Paradoxes of the Mueller Investigation

The Paradoxes of the Mueller Investigation

Special counsel Robert Mueller has indicted 13 Russian nationals for allegedly conspiring to sow confusion in the 2016 presidential election. The chance of extraditing any of the accused from Vladimir Putin’s Russia is zero.

Some of the Russians’ Keystone Cops efforts to disrupt the election favored Donald Trump (as well as Bernie Sanders). Yet Mueller’s team made it clear that the Russians neither colluded with any U.S. citizens nor had any material effect on the election’s outcome.

 But from here on out, there will be ironies, paradoxes and unintended consequences with just about everything Mueller does.

Is it now time to prosecute foreigners for attempting to interfere with a U.S. election? If so, then surely Christopher Steele, the author of the Fusion GPS dossier, is far more culpable and vulnerable than the 13 bumbling Russians.

Steele is not a U.S. citizen. Steele colluded with Russian interests in compiling his lurid dossier about Donald Trump. Steele did not register as a foreign agent. And Steele was paid by Hillary Clinton’s campaign to find dirt on political rival Trump and his campaign.

 In other words, Steele’s position is far worse than that of the Russians for at a variety of reasons. One, he is easily extraditable while the Russians are not. Two, his efforts really did affect the race, given that the dossier was systematically leaked to major media and served as a basis for the U.S. government to spy on American citizens. Three, unlike with the Russians, no one disputes that American citizens — Hillary Clinton, members of the Democratic National Committee, and anti-Trump partisan Glenn Simpson and his Fusion GPS team — colluded by paying for Steele’s work.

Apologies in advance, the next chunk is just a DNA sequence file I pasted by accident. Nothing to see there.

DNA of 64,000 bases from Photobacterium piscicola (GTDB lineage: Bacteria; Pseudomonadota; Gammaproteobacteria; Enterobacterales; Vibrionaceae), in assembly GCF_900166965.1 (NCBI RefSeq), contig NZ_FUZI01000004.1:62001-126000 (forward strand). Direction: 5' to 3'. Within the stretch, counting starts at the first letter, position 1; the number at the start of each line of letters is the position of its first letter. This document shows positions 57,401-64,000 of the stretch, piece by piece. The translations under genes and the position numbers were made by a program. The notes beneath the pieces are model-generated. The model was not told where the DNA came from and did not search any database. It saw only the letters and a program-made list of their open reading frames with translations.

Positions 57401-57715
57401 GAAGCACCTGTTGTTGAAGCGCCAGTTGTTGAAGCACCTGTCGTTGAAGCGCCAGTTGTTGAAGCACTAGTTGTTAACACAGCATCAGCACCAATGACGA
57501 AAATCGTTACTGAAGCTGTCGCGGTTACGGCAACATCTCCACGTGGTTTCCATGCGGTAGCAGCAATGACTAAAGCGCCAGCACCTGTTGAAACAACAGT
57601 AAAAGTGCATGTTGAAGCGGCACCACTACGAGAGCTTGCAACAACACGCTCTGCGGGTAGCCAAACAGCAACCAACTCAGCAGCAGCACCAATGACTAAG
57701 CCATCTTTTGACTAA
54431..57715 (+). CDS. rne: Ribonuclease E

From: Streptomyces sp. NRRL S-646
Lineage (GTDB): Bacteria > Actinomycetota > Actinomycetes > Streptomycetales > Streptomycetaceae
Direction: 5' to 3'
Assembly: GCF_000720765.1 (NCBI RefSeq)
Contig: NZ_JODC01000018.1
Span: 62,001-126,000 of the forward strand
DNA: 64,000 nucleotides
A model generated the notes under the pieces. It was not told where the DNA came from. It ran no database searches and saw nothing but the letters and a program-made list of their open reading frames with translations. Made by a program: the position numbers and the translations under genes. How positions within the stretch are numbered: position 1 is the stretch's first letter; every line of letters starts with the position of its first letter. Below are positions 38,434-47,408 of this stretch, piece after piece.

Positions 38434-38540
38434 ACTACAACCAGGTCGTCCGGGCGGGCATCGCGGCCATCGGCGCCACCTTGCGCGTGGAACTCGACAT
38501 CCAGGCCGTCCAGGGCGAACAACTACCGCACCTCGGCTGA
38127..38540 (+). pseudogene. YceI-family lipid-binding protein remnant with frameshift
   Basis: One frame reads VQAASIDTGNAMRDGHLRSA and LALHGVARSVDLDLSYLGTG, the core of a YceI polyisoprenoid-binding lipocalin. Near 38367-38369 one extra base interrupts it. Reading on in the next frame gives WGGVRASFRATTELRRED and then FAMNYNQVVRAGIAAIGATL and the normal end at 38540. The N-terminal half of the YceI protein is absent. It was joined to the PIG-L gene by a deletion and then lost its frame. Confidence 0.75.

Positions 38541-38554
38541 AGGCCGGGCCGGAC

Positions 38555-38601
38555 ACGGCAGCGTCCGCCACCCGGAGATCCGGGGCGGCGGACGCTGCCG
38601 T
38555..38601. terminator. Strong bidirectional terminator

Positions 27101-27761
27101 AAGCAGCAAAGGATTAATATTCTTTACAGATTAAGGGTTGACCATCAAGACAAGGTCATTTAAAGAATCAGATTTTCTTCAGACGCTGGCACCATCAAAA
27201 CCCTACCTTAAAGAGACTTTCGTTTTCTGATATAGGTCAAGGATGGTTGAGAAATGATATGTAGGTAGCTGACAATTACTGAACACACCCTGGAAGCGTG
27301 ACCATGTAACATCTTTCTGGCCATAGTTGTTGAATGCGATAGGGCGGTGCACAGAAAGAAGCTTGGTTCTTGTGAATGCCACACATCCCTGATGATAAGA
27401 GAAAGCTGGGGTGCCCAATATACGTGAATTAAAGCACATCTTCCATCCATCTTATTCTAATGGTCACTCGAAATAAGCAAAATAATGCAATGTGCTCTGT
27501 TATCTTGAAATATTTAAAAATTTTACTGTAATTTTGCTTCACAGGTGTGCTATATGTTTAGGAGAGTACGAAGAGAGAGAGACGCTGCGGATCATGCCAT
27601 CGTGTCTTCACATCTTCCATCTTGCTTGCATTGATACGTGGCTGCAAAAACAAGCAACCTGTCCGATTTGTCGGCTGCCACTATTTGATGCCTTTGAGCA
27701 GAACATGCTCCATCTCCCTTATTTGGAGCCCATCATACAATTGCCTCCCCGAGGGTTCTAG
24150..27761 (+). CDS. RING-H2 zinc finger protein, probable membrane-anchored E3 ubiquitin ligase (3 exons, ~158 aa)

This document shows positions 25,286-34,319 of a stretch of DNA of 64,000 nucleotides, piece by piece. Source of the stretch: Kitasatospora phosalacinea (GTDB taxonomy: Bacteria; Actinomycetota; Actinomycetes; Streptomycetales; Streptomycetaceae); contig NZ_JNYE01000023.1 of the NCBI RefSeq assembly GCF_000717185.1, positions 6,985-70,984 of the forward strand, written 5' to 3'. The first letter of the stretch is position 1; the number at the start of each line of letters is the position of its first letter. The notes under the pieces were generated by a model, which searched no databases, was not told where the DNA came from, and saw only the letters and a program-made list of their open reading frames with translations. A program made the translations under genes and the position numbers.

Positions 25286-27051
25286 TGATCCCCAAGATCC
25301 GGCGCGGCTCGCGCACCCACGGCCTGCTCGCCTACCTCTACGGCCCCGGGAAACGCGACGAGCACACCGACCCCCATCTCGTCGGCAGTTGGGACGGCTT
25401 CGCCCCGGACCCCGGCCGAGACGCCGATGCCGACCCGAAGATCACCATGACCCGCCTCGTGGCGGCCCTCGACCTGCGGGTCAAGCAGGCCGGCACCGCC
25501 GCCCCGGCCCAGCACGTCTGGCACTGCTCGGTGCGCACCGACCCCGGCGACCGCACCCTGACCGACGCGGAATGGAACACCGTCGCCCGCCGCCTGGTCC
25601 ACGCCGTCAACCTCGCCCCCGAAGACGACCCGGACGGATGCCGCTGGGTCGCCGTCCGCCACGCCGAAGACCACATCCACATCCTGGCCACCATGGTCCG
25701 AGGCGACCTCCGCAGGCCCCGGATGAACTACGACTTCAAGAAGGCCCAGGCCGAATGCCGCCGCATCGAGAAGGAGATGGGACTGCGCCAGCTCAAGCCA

Mueller’s team has also leveraged a guilty plea from former Trump national security adviser Michael Flynn for making false statements to FBI investigators. If the Flynn case is now the Mueller standard, then we know that a number of high-ranking officials are vulnerable to such legal exposure.

Department of Justice official Bruce Ohr deliberately omitted on federal disclosure forms the fact that his wife, an expert on Russia, worked on the Fusion GPS dossier.

Steele himself probably lied to the FBI went he claimed he had not leaked the dossier’s contents to the media.

 Hillary Clinton aides Huma Abedin and Cheryl Mills likely lied to FBI investigator Peter Strzok (who had also interviewed Flynn) when they claimed they had no idea that Clinton was using a private and illegal email server until the story went public. In fact, Abedin and Mills had communicated with Clinton over the same server — as did then-President Barack Obama, who likewise denied that he knew about the improper server.
This entry was posted in Crime and tagged . Bookmark the permalink.

Leave a Reply